Wisdom 2013 drew huge crowds and the attendees included headliners like Jeff Weiner, Twitter co-founder Evan Williams, and, Arianna Huffington, who describes the event as her version of Disneyland.

Meditation therapy is growing deep roots in the Valley which is no stranger to New Age fad cycles. The tech biz is taking periodic pauses in the rat race, trying to connect the dots between spirituality and technology, to find the bigger picture.

Global India Newswire

via Buddhist practises with monks have become key feature of employee training in most cos – Economic Times.

Work Stress: An Email Meditation To Reduce Tension At Your Desk

Checking your overflowing Gmail inbox — or sending out a message to an important business contact — is a pretty surefire way to make your pulse quicken and your mind start racing with worries about deadlines and obligations. In fact, one study actually found that checking and sending email at work can increase your blood pressure and heart rate, and cause levels of the stress hormone cortisol in the body to spike.

“People expect us to respond within 24 hours … just handling the amount of email we get can be stressful,” Dr. Lillian Cheung, mindfulness expert and editorial director of The Nutrition Source at Harvard, tells the Huffington Post. “But instead of getting stressed and overwhelmed with emails, I think it’s an opportunity for us to refresh and restore ourselves.”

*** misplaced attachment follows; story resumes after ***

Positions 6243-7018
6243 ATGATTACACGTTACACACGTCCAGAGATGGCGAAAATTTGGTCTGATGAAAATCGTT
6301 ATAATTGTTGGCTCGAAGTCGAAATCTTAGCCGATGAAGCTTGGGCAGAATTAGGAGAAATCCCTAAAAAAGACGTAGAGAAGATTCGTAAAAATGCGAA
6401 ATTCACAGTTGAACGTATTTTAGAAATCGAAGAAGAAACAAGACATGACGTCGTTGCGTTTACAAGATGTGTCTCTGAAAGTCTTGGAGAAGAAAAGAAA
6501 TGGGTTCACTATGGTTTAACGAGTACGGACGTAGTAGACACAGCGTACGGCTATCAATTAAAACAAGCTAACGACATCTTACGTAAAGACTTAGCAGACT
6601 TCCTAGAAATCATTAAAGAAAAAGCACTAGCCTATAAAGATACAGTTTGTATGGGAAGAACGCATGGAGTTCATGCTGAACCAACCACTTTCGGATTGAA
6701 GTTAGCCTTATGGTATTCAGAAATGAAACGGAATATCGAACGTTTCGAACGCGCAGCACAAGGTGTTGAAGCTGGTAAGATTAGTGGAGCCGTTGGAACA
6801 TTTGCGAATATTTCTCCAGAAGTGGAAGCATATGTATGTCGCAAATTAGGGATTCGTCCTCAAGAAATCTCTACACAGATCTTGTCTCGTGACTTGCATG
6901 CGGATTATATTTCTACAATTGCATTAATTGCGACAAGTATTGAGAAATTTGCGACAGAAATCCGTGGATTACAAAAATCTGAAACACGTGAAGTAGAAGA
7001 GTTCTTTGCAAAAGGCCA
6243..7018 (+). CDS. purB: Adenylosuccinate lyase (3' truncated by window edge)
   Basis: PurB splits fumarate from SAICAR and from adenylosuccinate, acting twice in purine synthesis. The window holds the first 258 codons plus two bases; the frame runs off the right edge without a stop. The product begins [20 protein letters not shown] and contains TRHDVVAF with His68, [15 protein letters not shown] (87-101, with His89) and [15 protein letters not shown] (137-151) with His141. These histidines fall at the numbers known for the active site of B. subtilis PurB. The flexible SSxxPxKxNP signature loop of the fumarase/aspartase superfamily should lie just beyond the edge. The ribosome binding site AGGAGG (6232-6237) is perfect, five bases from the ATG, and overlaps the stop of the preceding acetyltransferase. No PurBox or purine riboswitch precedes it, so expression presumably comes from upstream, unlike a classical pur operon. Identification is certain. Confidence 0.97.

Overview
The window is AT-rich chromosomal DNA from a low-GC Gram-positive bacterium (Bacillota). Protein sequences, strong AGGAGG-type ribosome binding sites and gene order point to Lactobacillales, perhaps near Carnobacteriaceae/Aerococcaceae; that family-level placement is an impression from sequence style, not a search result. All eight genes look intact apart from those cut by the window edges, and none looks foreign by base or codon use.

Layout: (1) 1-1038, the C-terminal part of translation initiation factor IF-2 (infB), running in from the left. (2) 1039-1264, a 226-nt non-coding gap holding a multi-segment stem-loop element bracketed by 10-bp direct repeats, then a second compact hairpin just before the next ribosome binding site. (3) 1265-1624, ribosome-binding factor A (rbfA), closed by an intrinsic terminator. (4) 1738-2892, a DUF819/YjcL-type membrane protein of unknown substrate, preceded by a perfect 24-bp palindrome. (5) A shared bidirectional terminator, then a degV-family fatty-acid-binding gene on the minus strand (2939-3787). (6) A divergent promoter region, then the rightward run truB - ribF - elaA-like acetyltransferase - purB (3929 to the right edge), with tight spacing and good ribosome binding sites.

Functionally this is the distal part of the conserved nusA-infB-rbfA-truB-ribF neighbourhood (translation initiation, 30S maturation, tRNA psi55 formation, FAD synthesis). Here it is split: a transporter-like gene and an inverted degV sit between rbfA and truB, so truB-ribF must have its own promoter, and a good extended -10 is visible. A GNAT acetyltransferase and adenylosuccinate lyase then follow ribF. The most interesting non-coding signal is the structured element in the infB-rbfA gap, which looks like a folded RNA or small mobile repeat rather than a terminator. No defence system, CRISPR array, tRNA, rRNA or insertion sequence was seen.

Taking a moment to perform a short meditation before sending an email can be an easy way to lower your stress levels and integrate mindfulness into your everyday work life. Before sending out your next message, try a simple breathing exercise outlined by Cheung and zen master Thich Nhat Hahn in their book “Savor: Mindful Eating, Mindful Life.”

After writing an email, stop and take three deep breathes, focusing on each inhale and exhale. You can repeat to yourself, “Breathing in, I thank the power of the Internet. Breathing out, I am fully conscious of my current email actions.” Then, input your recipient and cc-recipient addresses, and click send on the email.

“Not only are you helping yourself to calm down, but you’re also preventing yourself from making mistakes,” says Cheung. “It’s just a moment of pause and it doesn’t take long.”

Read the original instructions from “Savor,” and click here for more ways to de-stress at your desk.

via Work Stress: An Email Meditation To Reduce Tension At Your Desk.

 

Bill George: The Tipping Point for Mindfulness

The Tipping Point for Mindfulness

Posted: 06/21/2013 8:32 am

Mindfulness practices like meditation have been in existence for thousands of years, but only now are they reaching the tipping point in the Western world. Today’s pace and stress are so great that people are searching for new practices to find resilience in the midst of chaos, and mindfulness programs are helping them find better ways to live.